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    Tender, tasty, quick, and easy meals courtesy Cosori Electric Pressure Cooker (review)

    Pressure cookers have intrigued me for nearly 50 years. They've also scared me that long, thanks to the monstrous meal-making machine that spouted steam and terror in my mom's kitchen as well as my grandma's decades ago.

    I've always wanted to learn how to make meals with a pressure cooker. It just seemed that's what grandmas are supposed to do. Or at least try. But the idea the pressurized pan might go kabang has prevented me from giving such culinary craftiness a try.

    Until now. Until I learned there's an electric — safe and kabang-proof — pressure cooker. Until I was offered the opportunity to review for free the safe, sturdy, and stylish Electric Pressure Cooker by Cosori.

     cosori electric pressure cooker

    When I first unpacked and prepared my pressure cooker for cooking, my husband asked, "Are you sure that thing's not gonna explode?" Which confirmed that he, too, recalled pressure-cooker fears from days gone by. Which also confirmed that my thorough reading of the instruction manual before attempting using it was a wise choice.

    pressure valveAfter reading the manual, I no longer feared my first effort in the multi-use Electric Pressure Cooker by Cosori would go up in smoke — or anything more scary.  In fact, I was pretty confident I knew what I was doing, as the manual clearly explained all the parts, functions, controls. And how to safely vent the pressure from the pot after cooking via two methods: allowing the cooker to cool down on its own until the float valve (the thingee that rises as pressure does, falls as pressure does) drops down or by carefully moving the exhaust valve to gradually but more quickly release the steam. 

    My first attempt was barbecued country pork ribs. The Cosori Electric Pressure Cooker has nine preset cooking modes — Meat, Poultry, Vegetable, Steam, Sauté, Slow Cook, White Rice, Brown Rice, Beans — and the Sauté function was the perfect way to start off my ribs.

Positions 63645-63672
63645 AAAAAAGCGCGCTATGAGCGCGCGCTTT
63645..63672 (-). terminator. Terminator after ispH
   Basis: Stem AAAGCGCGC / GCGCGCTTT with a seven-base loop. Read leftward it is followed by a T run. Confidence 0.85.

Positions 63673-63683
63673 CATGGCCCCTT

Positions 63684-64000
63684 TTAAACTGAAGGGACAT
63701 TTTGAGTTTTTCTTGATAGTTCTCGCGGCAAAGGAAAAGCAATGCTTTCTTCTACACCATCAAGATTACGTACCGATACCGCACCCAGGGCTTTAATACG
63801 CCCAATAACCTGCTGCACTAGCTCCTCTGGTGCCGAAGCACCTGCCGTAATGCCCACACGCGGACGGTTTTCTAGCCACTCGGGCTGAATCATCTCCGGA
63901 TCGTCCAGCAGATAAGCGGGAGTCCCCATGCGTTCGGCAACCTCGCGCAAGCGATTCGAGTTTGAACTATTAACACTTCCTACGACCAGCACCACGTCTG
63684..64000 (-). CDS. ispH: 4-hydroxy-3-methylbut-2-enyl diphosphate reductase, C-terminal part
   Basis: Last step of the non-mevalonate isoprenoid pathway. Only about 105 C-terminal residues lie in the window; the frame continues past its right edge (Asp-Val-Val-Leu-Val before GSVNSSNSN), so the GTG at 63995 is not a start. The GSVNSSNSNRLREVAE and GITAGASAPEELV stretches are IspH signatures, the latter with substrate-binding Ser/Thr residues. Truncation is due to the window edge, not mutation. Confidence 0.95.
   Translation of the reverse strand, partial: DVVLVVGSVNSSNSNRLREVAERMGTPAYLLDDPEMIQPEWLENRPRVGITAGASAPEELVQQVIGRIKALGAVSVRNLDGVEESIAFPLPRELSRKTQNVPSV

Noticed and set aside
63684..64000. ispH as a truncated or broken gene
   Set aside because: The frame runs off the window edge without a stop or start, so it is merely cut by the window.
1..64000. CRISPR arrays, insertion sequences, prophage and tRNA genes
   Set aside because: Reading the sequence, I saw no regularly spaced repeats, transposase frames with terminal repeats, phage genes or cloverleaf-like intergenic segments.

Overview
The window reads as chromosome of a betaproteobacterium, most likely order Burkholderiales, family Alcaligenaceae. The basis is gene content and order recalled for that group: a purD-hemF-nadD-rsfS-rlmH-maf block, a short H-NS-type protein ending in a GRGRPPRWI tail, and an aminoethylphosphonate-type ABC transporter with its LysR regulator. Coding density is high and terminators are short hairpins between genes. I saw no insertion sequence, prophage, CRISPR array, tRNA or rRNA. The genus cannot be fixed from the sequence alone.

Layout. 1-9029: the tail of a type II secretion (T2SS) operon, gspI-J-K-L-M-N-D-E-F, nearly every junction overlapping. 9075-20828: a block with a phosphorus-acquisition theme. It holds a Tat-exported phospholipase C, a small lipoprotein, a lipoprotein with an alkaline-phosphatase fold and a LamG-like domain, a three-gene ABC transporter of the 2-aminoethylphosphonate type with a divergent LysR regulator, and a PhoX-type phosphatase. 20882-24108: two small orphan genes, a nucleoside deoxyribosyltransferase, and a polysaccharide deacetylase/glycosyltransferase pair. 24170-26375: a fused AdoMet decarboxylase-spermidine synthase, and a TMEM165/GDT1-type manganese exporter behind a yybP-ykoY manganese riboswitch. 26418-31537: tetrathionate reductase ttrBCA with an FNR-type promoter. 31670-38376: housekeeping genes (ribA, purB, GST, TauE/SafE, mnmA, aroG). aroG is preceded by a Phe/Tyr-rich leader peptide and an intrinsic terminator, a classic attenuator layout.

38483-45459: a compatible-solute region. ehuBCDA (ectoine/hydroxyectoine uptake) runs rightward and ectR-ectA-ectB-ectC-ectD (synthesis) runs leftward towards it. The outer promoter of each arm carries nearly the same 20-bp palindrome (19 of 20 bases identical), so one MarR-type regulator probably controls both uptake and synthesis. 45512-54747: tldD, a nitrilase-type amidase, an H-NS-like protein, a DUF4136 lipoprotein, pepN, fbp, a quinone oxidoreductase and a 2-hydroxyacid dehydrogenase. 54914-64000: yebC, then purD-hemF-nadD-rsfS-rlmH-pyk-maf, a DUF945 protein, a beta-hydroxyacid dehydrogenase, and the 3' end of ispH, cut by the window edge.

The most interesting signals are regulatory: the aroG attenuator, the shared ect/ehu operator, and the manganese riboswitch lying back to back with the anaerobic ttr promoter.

saute ribs

    I sauteed them til slightly browned, then poured on BBQ sauce, carefully secured the lid and steam vent, and set the manual cooking option to cook on high for 20 minutes.

    This is what the cooker controls look like as it pressurizes:

    cosori electric pressure cooker 

    Once pressurized, the control shows the remaining cooking time:

    cosori electric pressure cooker 

    All done and perfect, inside and out!

    pressure-cooked country ribs 

    My next venture was a quinoa recipe from the accompanying Electric Pressure Cooker Recipe Cookbook. It noted the cook time was one minute — that's ONE MINUTE — and I wanted to see if that could possibly be true.

    cosori electric pressure cooker

    It might have been... if I had allowed the pressure to release naturally for 20 minutes after cooking, as the recipe says to do. That seemed ridiculously long, though — longer than the cook time, by far — so I rushed and released the steam myself. And ended up with soggy, not fluffy, quinoa.